CHICAGO (AP) — Mayor Rahm Emanuel had heralded his Chicago Infrastructure Trust as a tool for attracting private investors to bankroll transformative mega-projects in the city in return for a cut of the profits.
Fast-forward two years, and the trust is just launching its first endeavor — a massively scaled-back energy efficiency project for 60 buildings with an outside investment of just $12 million. That's led critics to doubt the potential for bigger projects.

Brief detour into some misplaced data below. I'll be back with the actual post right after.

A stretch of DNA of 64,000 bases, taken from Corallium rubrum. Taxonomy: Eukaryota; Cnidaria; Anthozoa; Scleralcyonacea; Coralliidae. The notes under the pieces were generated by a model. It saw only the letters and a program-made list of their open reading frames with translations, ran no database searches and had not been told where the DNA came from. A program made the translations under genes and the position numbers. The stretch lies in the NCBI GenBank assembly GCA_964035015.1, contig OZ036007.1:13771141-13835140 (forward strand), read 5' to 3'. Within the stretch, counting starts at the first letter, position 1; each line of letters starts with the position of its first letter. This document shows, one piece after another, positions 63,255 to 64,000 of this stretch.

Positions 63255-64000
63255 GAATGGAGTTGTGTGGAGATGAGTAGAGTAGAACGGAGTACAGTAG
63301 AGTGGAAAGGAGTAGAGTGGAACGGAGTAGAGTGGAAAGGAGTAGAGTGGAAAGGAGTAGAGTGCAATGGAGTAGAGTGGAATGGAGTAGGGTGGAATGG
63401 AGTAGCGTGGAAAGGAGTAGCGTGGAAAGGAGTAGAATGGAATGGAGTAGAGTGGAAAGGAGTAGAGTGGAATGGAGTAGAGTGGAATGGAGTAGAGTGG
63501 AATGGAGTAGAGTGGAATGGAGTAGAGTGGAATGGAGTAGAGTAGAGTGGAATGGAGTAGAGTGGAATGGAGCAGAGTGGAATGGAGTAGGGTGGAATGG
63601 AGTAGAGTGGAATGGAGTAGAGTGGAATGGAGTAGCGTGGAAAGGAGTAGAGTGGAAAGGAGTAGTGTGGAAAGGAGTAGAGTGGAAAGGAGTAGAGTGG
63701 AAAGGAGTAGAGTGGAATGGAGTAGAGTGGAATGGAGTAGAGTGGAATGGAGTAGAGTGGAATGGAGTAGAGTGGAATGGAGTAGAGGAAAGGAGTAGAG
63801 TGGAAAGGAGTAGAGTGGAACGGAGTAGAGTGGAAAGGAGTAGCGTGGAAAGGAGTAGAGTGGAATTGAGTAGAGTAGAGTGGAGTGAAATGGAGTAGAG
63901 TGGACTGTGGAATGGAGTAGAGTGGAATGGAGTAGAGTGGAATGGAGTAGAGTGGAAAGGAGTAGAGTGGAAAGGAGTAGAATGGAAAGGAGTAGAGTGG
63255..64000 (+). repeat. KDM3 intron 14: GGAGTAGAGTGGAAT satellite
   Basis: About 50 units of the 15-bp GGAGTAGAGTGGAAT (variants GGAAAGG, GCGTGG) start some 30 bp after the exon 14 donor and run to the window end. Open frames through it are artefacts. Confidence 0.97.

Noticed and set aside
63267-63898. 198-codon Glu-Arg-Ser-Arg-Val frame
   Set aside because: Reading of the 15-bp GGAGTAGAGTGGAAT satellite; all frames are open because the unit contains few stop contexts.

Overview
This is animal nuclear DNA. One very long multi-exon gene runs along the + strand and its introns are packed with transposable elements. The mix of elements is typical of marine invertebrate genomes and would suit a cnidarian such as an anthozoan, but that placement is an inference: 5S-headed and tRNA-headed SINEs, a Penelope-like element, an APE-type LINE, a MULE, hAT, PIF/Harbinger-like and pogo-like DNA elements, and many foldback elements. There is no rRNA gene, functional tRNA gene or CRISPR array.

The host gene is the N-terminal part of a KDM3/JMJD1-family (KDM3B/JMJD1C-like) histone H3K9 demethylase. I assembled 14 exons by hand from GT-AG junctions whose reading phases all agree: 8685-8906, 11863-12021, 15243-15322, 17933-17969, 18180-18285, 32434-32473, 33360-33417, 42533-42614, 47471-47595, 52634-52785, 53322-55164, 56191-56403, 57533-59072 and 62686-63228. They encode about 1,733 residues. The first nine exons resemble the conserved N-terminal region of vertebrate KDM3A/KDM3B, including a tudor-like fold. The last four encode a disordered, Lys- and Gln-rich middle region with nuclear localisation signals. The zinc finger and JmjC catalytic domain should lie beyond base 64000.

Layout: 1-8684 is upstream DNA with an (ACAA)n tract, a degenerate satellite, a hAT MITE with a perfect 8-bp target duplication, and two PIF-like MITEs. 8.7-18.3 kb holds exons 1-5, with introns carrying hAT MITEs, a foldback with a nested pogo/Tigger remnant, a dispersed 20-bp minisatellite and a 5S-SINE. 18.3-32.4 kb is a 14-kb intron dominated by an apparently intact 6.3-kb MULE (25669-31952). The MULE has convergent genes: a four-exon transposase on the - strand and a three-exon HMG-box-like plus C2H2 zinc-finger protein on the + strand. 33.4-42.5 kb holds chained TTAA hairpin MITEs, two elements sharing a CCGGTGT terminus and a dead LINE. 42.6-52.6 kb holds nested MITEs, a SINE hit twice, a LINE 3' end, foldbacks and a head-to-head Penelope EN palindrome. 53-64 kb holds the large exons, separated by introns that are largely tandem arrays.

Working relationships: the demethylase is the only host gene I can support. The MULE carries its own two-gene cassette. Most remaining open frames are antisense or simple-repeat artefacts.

Chicago's experiment also shows that tapping private funds to overcome shrinking pools of public money is not always quicker.
Supporters say it's too early to abandon the idea. Chris Taylor leads a similar initiative, the West Coast Infrastructure Exchange. He says it's important to start small, see deals succeed and build credibility. Emanuel says the framework's now in place.